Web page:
Turkey’s Supreme Electoral Board (YSK) has rejected all appeals for the annulment and repeat of Sunday’s constitutional referendum.
Applications by the main opposition Republican People’s Party (CHP), opposition Peoples’ Democratic Party (HDP) and the Homeland Party (VP) were rejected by a vote of 10 to 1, the YSK said in a statement on Wednesday.
The parties applied to the YSK on Monday after a decision by the same body validated unsealed ballot papers, contravening the country’s election law.
There is no possibility of appealing the decision.
The CHP had said it would take the case to the International Court of Human Rights if the YSK rejected the application.
The petition for the unsealed ballots to be accepted came from Justice and Development Party (AKP) lawmaker Recep Ozel, just ahead of poll closing time.
Critics have said the petition was accepted because the government knew the ‘No’ vote was winning.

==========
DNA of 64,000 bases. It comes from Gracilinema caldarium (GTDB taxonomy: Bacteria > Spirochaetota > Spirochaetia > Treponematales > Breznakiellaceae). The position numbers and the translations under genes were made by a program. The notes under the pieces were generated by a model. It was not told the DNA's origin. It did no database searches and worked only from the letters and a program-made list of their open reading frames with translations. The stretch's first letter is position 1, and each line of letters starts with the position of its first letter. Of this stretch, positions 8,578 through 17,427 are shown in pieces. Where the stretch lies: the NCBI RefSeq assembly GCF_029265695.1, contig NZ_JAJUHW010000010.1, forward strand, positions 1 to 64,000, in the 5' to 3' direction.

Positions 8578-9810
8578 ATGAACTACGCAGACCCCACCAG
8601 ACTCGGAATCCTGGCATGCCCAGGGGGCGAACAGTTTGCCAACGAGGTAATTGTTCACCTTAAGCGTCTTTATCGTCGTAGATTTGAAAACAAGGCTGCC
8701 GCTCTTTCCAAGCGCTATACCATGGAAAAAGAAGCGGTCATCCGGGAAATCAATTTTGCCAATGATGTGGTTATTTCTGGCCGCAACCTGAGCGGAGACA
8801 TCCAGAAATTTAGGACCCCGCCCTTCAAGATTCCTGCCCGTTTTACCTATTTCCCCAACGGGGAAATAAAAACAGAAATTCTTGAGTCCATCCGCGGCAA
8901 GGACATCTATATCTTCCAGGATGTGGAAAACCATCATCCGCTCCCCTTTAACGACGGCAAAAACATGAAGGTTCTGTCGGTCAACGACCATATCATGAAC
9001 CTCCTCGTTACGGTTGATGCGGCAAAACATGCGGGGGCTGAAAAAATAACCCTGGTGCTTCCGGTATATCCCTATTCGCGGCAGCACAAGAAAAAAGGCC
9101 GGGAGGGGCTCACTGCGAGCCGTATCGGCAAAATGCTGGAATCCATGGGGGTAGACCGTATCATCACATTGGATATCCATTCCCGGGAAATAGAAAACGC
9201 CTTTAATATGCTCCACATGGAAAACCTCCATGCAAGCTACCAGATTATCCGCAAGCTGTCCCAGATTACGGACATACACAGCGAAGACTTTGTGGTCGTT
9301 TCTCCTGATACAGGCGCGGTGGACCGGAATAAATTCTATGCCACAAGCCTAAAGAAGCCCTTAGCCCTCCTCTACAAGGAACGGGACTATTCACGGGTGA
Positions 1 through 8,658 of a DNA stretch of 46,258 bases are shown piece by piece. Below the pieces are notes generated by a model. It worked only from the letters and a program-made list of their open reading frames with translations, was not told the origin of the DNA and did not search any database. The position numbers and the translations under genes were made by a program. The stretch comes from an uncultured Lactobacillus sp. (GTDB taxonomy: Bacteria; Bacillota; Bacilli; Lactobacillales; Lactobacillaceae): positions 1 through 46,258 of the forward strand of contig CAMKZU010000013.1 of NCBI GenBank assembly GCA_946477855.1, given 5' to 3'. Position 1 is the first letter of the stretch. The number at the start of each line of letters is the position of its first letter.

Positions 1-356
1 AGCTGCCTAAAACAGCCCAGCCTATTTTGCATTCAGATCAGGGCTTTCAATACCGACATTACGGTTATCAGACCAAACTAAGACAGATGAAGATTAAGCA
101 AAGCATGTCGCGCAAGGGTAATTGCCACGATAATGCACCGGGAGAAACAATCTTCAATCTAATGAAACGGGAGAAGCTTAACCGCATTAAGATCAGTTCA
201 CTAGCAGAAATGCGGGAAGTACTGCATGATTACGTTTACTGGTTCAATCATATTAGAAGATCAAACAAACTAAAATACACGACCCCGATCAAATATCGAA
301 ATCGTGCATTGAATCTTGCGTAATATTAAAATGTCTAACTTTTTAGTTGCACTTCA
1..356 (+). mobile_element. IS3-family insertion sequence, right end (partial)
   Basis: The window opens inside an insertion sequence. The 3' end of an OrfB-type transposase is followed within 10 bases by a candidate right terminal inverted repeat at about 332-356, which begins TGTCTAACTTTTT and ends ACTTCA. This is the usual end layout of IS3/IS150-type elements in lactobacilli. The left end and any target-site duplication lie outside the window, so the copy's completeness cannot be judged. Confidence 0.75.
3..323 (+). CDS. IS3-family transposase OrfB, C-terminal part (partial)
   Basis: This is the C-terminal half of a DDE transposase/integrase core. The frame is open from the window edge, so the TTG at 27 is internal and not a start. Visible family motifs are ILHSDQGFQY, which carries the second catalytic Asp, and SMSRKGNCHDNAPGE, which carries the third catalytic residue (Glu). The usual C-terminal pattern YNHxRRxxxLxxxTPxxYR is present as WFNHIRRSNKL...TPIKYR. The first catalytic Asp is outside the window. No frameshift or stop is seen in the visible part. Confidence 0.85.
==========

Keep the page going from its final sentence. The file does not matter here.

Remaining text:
The government and Erdogan have rejected the allegations of fraud and irregularities saying the referendum was held in a democratic manner.
Sunday’s referendum has divided the country in half after a marginal victory blighted by allegations of voter fraud and irregularities granted the country’s President Recep Tayyip Erdogan sweeping powers.
Thousands of people have been protesting the result amid claims that 2.5 million unsealed votes were accepted following the YSK’s decision.
38 protestors were detained in house raids early Wednesday morning, Turkish media has reported.